learned journals of his time, in order to arrive at as complete
a picture as possible of Tod’s knowledge exchanges in India,
through his miscellaneous writings and relationships with his
colleagues, friends, subordinates and hierarchical superiors in the
In order to carry this out, I will use biographical
details on Tod prior to his departure for India from various archival
Photographic subjects examines photography at royal celebrations during the
reigns of Wilhelmina (1898–1948) and Juliana (1948–80), a period spanning the
zenith and fall of Dutch rule in Indonesia. It is the first monograph in English
on the Dutch monarchy and the Netherlands’ modern empire in the age of mass and
amateur photography. This book reveals how Europeans and Indigenous people
used photographs taken at Queen’s Day celebrations to indicate the ritual uses
of portraits of Wilhelmina and Juliana in the colonies. Such photographs were
also objects of exchange across imperial networks. Photograph albums were sent
as gifts by Indigenous royals in ‘snapshot diplomacy’ with the Dutch monarchy.
Ordinary Indonesians sent photographs to Dutch royals in a bid for recognition
and subjecthood. Professional and amateur photographers associated the Dutch
queens with colonial modernity and with modes of governing difference across an
empire of discontiguous territory and ethnically diverse people. The gendered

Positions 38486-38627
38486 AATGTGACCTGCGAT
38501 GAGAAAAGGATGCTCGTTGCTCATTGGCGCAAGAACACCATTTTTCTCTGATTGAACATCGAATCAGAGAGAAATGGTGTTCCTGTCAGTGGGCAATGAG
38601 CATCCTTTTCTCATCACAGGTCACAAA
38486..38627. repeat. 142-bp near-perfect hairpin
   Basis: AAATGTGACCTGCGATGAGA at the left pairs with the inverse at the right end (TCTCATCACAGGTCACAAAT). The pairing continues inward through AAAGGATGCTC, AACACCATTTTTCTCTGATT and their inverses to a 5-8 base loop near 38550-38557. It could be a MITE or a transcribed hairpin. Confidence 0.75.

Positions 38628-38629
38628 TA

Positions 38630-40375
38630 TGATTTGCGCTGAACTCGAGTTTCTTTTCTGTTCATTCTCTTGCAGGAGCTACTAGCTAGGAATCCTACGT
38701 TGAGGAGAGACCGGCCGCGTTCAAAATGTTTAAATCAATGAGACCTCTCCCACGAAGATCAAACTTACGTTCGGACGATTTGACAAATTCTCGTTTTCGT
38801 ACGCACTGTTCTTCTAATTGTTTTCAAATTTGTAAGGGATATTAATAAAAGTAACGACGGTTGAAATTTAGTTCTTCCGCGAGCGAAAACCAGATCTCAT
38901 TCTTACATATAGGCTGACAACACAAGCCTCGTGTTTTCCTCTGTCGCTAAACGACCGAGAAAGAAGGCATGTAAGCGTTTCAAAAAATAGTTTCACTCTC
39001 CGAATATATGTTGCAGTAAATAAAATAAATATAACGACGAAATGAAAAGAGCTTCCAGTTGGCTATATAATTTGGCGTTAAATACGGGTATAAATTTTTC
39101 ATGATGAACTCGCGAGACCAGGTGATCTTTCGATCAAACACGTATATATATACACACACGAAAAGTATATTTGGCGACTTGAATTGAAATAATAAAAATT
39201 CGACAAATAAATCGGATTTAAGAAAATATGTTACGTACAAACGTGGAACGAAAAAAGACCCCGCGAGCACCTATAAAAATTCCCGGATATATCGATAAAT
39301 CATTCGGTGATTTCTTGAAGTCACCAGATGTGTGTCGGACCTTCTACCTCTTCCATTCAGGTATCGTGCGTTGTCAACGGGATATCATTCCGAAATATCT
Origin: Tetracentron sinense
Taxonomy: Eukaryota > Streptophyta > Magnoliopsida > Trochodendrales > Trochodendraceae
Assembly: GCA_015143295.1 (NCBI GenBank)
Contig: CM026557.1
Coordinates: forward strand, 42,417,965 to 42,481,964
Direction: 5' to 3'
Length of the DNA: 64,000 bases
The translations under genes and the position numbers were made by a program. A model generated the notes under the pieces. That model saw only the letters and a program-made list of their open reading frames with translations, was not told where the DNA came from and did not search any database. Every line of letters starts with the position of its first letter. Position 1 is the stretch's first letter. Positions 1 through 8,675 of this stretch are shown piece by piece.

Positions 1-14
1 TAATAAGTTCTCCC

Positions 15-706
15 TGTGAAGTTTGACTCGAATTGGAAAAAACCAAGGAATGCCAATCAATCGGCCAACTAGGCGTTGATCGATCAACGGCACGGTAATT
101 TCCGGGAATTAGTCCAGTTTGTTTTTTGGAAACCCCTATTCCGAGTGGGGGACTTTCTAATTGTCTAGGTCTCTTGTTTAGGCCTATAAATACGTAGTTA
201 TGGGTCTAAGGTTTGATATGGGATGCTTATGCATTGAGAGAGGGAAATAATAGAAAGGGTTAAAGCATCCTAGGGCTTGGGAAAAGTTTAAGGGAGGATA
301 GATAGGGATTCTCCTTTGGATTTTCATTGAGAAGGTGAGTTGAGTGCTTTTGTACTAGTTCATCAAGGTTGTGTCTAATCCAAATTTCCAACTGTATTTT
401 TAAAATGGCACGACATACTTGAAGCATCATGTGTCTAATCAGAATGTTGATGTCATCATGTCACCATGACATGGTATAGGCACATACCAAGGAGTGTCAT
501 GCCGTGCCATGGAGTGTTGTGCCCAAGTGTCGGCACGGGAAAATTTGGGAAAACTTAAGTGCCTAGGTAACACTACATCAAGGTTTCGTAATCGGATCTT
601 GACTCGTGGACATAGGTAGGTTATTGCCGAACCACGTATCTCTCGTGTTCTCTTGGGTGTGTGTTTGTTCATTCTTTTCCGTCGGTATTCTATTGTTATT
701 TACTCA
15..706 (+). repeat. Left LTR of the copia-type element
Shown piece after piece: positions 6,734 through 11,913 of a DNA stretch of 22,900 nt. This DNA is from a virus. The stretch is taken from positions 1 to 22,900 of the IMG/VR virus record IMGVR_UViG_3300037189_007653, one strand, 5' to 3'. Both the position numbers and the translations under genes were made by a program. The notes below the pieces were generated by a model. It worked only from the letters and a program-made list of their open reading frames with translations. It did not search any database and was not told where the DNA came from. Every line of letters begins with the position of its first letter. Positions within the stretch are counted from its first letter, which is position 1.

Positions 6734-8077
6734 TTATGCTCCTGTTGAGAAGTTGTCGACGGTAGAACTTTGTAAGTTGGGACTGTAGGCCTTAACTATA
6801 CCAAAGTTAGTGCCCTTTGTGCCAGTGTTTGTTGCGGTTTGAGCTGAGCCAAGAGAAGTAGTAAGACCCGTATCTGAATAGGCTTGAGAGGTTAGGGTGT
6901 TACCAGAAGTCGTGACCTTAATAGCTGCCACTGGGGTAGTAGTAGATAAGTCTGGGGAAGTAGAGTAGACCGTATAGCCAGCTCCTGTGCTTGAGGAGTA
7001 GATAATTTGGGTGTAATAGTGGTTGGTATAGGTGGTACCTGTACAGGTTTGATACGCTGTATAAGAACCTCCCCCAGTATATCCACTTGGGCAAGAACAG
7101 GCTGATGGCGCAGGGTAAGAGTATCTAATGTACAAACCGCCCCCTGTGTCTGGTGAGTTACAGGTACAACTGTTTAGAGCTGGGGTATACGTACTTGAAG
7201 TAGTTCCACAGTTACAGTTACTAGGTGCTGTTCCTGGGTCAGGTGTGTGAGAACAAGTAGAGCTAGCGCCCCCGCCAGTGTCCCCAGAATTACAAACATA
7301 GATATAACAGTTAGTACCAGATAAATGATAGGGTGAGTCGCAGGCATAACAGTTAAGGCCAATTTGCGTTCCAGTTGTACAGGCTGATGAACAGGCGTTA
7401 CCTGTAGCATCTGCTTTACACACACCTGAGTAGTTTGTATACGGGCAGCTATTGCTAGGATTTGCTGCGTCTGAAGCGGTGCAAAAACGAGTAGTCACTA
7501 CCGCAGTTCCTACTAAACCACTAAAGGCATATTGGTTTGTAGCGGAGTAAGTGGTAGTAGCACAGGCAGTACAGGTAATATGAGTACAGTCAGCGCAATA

and racial dimensions of Wilhelmina’s and Juliana’s engagement with their
subjects emerge uniquely in photographs, which show these two women as female
kings who related to their Dutch and Indigenous subjects in different visual
registers. Photographic subjects advances methods in the use of photographs
for social and cultural history, reveals the entanglement of Dutch and
Indonesian histories in the twentieth century, and provides a new interpretation
of Wilhelmina and Juliana as imperial monarchs. The book is essential for
scholars and students of colonial history, South-east Asian and Indonesian
studies, and photography and visual studies.
James Tod (1782-1835) spent twenty-two years in India (1800-1822), during the last five of which he was Political Agent of the British Government in India to the Western Rajput States in north-west India. His book studies Tod’s relationships with particular Rajput leaders and with the Rajputs as a group in general, in order to better understand his attempts to portray their history, geographical moorings and social customs to British and European readers. The book highlights Tod’s apparently numerous motivations in writing on the Rajputs: to bring knowledge about the Rajputs into European circles, to demonstrate that the Rajputs maintained historical records from the early middle ages and were thus not a primitive people without awareness of their own history, and to establish possible ethnic links between the warrior-like Rajputs and the peoples of Europe, as also between the feudal institutions of Rajputana and Europe. Fierce criticisms in Tod’s time of his ethnic and institutional hypotheses about connections between Rajputs and Europeans illustrate that Tod’s texts did not leave his readers indifferent. The approach adopted uses available documents to go beyond a binary opposition between the colonisers and the colonised in India, by focusing on traces of friendly exchanges between Tod and his British colleagues on the one hand, and on the other hand, various members of the kingdoms of western India, with whom they interacted. Under themes like landscape, anthropology, science, Romantic literature, approaches to government policy, and knowledge exchanges in India and in London, this volume analyses Tod’s role as a mediator of knowledge through his travels across a little-known part of the British Empire in the early 19th century.